IT IS one of life’s great pleasures – but it can also be a source of worry, confusion and even distress.

Sex is the core subject of Catalan director Calixto Bieito’s new production, in which a real string ensemble – The Heath Quartet – and four actors share a stage.

One of the performers is Miltos Yerolemou, whose high-profile credits include Star Wars and Game Of Thrones.

At the time of talking to The Argus Miltos and his fellow actors has only been working with Calixto for a few days, so he is still getting up to speed with the themes and aims of the unorthodox show.

Before we get to the matter of sex, mental health is on the agenda. Calixto has said that String Quartet’s Guide is an attempt to investigate where anxiety and depression comes from, and Miltos concurs.

“There is this exploration of how we cope in a world that is making us more and more anxious and desperate and ill,” he says. “We’ve all had experiences of mental health issues, directly and indirectly, whether it’s just a worry about a loved one or a full blown illness.” Miltos adds that the production will try and “map that spectrum” – from everyday concerns to “extreme cases” of anxiety.

It’s undeniable that our sexuality is wrapped up in our identity and how we see ourselves. In this sense, says Miltos, sex is an obvious theme to explore on the road to self-discovery.

“Sexuality and anxiety go hand in hand,” he says. “That link is about as universal as it gets. It’s about what makes us tick. What does it mean to have a healthy sex life, for example?

“Does that mean it has to be vanilla, or are we allowed to have our kinks? We try to be open about sex and we are becoming more and more so, but it’s still a very personal thing. I don’t think we’ll ever change that.”

Because of some of the hard-hitting subjects he has tackled in his work, Calixto has been described as the stage equivalent to Quentin Tarantino.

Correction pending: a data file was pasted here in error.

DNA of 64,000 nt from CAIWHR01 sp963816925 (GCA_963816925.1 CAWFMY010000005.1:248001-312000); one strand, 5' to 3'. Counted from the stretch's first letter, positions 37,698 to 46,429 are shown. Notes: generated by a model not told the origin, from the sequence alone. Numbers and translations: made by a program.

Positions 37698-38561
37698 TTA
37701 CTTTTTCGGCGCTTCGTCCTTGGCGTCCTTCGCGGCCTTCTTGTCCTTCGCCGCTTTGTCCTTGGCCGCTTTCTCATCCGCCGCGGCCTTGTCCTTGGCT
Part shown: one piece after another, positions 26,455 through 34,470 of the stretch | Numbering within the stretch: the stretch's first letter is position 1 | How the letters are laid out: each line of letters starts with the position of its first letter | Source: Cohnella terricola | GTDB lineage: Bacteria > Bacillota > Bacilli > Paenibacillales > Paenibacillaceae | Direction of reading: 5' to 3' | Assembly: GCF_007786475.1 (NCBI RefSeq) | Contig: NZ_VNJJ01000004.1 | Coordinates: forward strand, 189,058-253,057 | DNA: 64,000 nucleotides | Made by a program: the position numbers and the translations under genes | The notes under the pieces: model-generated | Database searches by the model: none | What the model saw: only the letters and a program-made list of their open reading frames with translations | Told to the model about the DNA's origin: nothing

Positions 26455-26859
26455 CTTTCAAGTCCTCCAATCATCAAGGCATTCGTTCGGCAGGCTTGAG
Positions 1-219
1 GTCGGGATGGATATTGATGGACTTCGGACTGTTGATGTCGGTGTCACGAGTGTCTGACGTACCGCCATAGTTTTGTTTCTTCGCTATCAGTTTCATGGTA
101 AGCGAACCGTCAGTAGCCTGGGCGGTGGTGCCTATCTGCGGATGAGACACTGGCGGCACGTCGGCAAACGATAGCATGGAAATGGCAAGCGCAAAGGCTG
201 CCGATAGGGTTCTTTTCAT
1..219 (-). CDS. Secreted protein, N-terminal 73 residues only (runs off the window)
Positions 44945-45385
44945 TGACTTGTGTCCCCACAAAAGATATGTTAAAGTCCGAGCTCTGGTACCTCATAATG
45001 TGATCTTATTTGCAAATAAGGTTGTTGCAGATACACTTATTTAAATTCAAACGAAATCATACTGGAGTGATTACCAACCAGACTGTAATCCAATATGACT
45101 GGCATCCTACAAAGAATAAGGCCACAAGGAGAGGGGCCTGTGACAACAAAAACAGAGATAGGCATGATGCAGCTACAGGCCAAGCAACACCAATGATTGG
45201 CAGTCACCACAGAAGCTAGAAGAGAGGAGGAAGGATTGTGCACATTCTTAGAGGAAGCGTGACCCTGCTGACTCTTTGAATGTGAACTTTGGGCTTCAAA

Despite only having spent a short time working with Calixto, Miltos can see that his artistic concerns are broader than they may at first appear.

“As Calixto says, ‘everyone keeps going on about the fact I’m a sex and violence director, but I don’t think I am, these things are universal’” says Miltos. “At the moment I’m hanging on every word that comes out of his mouth. He’s trying to pose existential questions but touch on intimate topics.”

If sex has traditionally been an awkward issue to talk about, even with those close to us, The String Quartet’s Guide might make some audience members squirm in their seats. According to Miltos, this is part of the point of the production.

“It’s safe to say that Calixto wants to question and challenge his audience,” says the actor. “I think it will make them reflective, and, if we’ve done our jobs right, it will make them uncomfortable too.

“You can’t deal with these things in a comfortable way. We’re going to be feeling that as actors and we’re not going to let the audience off the hook.”

While String Quartet’s Guide won’t be an easy watch, it may just help us to understand the mysteries of sex and anxiety that little bit more.

Edwin Gilson

The String Quartet’s Guide To Sex And Anxiety

Theatre Royal Brighton, Wednesday, May 23 and Thursday 24, 7.30pm,